Systems 38 1, 38 2, . . . , 38 N are provided to enable recharging of depleted batteries 22, 24, 26 removed from vehicles 12, 14, 16 (to enable the batteries 22, 24, 26 to be installed in another vehicle). Systems 38 1, 38 2, . . . , 38 N may include electrical conductors (e.g., wires or cables) and appropriately configured connectors to couple batteries 22, 24, 26 to an electric grid of a public or private utility provider. Alternatively, or in addition, systems 38 1, 38 2, . . . , 38 N may also include a device for converting energy into electricity and generating an electrical charge in the batteries 22, 24, 26. For, example, the device may comprise one more photovoltaic cells 40 used to convert solar energy into electricity. Cells 40 may, for example, be located on the roof of storage facilities 34 1, 34 2, . . . , 34 N or another structure at service stations 20 1, 20 2, . . . , 20 N. It should be understood that the structure and operation of the device may vary depending on the type of energy that is being converted to electricity. For example, the device may alternatively comprise a generator (petrochemical fuels) or a wind turbine (wind power), or may obtain electricity from a standard electrical grid.
The operation of system 10—and a method in accordance with the present invention—will now be described with further reference to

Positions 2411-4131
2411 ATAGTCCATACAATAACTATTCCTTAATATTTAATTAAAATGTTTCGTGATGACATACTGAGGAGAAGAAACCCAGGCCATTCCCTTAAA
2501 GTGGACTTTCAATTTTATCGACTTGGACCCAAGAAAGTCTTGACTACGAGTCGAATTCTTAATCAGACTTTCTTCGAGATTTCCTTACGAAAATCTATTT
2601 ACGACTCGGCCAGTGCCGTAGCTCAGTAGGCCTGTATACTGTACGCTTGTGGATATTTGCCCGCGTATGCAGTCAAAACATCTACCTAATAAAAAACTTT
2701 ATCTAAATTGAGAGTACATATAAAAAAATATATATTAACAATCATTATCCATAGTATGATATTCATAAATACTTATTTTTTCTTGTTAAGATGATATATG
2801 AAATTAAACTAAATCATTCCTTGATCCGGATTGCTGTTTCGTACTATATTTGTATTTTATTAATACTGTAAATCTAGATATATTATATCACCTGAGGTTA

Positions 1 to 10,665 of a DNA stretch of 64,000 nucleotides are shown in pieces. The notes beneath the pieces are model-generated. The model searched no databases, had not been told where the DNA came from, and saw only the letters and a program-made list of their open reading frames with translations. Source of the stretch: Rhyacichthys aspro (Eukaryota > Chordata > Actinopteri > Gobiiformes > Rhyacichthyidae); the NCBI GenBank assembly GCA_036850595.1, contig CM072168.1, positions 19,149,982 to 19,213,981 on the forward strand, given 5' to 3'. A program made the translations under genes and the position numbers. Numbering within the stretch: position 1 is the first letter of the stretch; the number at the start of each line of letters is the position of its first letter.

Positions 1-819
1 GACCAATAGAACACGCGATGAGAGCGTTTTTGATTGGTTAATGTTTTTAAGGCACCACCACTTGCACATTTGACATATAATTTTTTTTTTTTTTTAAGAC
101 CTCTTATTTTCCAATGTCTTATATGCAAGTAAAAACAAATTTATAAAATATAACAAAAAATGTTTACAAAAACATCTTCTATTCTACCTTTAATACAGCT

A system and method in accordance with the present invention offer several advantages. The invention permits electric vehicle operators to “refuel” their vehicles in a manner similar to gasoline or diesel powered vehicles and avoid the often substantial vehicle downtime required to recharge the vehicle battery. As a result, the useful range of electrical vehicles is substantially increased and the vehicles become a more practical and attractive option for consumers. The increased use of electric vehicles will further additional goals such as a reduction in greenhouse gases and environmental contamination and less reliance on foreign energy sources.
While several embodiments of the present invention have been disclosed hereinabove, it is to be understood that these embodiments are given by example only and not in a limiting sense. Those skilled in the art may make various modifications and additions to the preferred embodiments chosen to illustrate the invention without departing from the spirit and scope of the present contribution to the art. Accordingly, it is to be realized that the patent protection sought and to be afforded hereby shall be deemed to extend to the subject matter claimed and all equivalence thereof fairly within the scope of the invention.